Nasreddine said that the voluntary return of refugees to their homeland was in the interests of both the Syrian and the Lebanese nations. More than one million Syrian refugees are registered with the United Nations High Commissioner for Refugees (UNHCR) in Lebanon. The Beirut government estimates that the true number of Syrians in Lebanon stands at 1.5 million.

• Ankara and Moscow have censured US Special Envoy for Syria James Jeffrey’s recent call for an end to peace talks on Syria in the Kazakh capital, Astana, emphasising that the process – mediated by Iran, Russia and Turkey – contribute to a political resolution of the conflict in the Arab country.

Speaking at a US State Department press briefing last Monday, Jeffrey suggested that the international community should abandon the Astana process if its participants fail to set up a Syrian constitutional committee by December 14th. ‘Our suggestion …. is that we do not continue with this rather strange Sochi/Astana initiative, for them to take over the job of putting together a constitutional committee and presenting it on a platter to (UN Special Envoy for Syria Staffan) de Mistura,’ he said.

He claimed: ‘They tried and they failed, or at least up to this point they failed. And if they are still failing by the 14th, the US view … is let’s pull the plug on Astana.’

In response, Turkish Foreign Minister Mevlut Cavusoglu described Jeffrey’s statement as ‘wrongful’ and ‘unfortunate’.

The Astana format – which has brought the parties to the Syria conflict to the negotiating table – has so far made numerous achievements both on the battlefield and the political stage. The talks have helped significantly decrease the violence gripping Syria by creating de-escalation zones there. They have also paved the way for the formation of a constitutional committee.

This is while a parallel UN-backed peace process in Geneva, Switzerland, has failed to deliver any breakthrough. The top Turkish diplomat highlighted the failure of the UN-backed Geneva talks and said: ‘If the ceasefire in Syria is still preserved, even despite the violations, if today we can still talk about a political process, if we can discuss the constitutional committee … they have been achieved thanks to the Astana process and Sochi talks.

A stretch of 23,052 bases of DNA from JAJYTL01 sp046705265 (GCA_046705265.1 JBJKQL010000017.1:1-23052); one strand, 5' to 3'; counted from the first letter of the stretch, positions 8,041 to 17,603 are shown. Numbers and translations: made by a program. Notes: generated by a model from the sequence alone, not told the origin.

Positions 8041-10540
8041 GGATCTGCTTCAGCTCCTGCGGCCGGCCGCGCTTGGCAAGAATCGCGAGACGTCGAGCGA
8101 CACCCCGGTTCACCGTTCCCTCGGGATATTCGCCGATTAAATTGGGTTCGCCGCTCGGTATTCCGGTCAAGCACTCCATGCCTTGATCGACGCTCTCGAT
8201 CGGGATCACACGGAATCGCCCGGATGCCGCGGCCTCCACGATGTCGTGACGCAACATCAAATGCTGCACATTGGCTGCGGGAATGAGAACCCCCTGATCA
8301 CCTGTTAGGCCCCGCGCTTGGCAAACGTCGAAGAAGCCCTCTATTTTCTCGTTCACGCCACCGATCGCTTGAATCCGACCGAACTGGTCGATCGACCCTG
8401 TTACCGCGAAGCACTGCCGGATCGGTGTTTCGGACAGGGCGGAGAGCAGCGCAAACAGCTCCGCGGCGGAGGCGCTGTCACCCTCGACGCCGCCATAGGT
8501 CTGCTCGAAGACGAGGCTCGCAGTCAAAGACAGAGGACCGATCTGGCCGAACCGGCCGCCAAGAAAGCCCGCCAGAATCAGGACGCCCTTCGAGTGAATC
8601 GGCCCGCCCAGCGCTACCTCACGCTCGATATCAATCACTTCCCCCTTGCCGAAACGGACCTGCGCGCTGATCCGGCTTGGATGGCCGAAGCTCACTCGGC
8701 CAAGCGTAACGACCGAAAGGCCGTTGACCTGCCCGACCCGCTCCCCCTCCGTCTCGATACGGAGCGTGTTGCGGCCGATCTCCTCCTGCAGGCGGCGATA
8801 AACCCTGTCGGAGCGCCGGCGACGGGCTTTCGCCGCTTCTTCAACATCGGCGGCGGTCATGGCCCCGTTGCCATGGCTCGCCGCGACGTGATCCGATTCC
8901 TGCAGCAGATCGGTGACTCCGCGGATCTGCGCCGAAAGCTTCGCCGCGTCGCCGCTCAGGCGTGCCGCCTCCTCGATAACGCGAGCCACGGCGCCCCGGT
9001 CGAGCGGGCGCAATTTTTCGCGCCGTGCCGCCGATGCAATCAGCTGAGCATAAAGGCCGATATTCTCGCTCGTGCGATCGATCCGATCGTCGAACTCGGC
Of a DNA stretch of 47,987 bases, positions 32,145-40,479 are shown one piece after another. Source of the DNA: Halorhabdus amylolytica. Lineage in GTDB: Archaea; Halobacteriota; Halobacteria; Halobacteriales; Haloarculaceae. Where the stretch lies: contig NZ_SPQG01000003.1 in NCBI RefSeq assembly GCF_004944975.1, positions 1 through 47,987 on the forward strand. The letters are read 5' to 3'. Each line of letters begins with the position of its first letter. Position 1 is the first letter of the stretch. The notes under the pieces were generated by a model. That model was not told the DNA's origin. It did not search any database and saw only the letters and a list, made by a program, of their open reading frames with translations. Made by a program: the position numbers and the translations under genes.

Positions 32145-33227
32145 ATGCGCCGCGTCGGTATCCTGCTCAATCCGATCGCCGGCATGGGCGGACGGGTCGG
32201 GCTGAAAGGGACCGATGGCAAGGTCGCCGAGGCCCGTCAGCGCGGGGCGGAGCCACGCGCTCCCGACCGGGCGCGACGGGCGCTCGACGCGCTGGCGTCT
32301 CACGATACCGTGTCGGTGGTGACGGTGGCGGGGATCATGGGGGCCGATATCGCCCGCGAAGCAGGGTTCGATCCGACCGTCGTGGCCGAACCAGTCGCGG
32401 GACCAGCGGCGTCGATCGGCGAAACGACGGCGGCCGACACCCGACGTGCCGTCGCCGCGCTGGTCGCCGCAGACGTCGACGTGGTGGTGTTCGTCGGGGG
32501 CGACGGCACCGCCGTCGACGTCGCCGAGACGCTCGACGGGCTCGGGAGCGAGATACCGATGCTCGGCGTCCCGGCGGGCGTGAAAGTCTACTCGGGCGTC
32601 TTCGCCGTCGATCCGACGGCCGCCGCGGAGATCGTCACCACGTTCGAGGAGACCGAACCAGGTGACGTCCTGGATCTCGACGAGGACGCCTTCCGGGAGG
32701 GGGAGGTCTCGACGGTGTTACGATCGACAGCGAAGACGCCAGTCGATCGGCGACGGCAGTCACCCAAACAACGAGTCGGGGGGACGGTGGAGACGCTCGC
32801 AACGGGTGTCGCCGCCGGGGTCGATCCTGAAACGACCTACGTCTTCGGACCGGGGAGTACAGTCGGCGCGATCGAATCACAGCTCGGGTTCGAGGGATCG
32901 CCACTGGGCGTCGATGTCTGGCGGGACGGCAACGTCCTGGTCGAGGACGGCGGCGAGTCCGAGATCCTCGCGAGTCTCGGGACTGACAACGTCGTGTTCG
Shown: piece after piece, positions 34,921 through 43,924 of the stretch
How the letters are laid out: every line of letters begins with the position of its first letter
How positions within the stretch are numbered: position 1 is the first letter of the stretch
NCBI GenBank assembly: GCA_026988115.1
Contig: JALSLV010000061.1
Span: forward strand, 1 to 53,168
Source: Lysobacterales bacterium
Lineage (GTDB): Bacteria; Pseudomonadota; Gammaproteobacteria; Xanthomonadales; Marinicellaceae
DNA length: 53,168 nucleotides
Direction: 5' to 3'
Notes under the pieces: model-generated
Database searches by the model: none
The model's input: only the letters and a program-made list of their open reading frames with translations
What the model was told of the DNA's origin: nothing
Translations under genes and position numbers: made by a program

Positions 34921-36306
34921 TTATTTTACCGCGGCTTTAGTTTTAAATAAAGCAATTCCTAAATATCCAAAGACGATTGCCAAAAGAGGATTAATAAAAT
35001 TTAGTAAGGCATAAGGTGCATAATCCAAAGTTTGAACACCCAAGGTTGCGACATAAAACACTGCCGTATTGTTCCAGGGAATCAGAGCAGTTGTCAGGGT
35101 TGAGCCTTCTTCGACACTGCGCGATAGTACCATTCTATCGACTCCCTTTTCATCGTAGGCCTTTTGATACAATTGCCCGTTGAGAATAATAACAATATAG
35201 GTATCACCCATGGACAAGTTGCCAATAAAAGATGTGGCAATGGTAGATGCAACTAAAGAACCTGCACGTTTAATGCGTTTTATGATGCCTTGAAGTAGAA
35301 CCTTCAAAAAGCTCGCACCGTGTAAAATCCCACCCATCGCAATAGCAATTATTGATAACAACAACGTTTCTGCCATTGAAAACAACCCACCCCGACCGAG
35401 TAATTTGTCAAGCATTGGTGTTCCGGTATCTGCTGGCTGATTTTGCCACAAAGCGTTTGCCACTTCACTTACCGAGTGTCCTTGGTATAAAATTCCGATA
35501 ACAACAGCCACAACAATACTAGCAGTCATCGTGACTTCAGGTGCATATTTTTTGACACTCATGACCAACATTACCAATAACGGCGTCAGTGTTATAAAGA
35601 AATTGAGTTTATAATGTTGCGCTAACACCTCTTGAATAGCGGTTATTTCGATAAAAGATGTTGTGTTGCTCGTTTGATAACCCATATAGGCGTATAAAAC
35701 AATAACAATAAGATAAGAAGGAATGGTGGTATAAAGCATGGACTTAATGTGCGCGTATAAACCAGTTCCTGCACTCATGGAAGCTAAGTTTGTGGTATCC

‘Turkey never allowed Astana and Sochi to become alternatives to the Geneva process,’ he noted. ‘But nothing happened in Geneva, no steps were taken in Geneva on the issues referred to, not even a real meeting.’

Separately last Wednesday, Russian Foreign Ministry spokeswoman Maria Zakharova criticised Jeffrey’s remarks as ‘unconstructive’, saying they play into the hands of those who oppose the peaceful settlement of the Syria crisis.

She further stressed that the Syria political settlement process is still underway, and that setting timeframes for the formation of the constitutional committee is ‘destructive’.

‘Such broad statements that if (progress on the Syrian constitutional committee is not achieved) by December, then that’s the end, are inappropriate here. For experts, this is a sign that those people who make these assessments are not professionals,’ Zakharova said.

The guarantor states of the Astana peace process have ended their 11th round of talks, reiterating their commitment to Syria’s sovereignty and territorial integrity. The Astana process began in January 2017 on the back of a Syria-wide ceasefire between the Syrian government and armed groups. Iran and Russia are allies of the Damascus government in the talks, while Turkey backs armed opposition groups.

The 11th round of the Astana talks concluded in late November. Following that round, the three guarantor states of the Syria truce reiterated their strong commitment to Syria’s sovereignty and territorial integrity.

The discussions mainly focused on the creation of a constitutional committee in Syria and the situation in the de-escalation zone set up in Idlib Province, the last major terrorist stronghold in the country.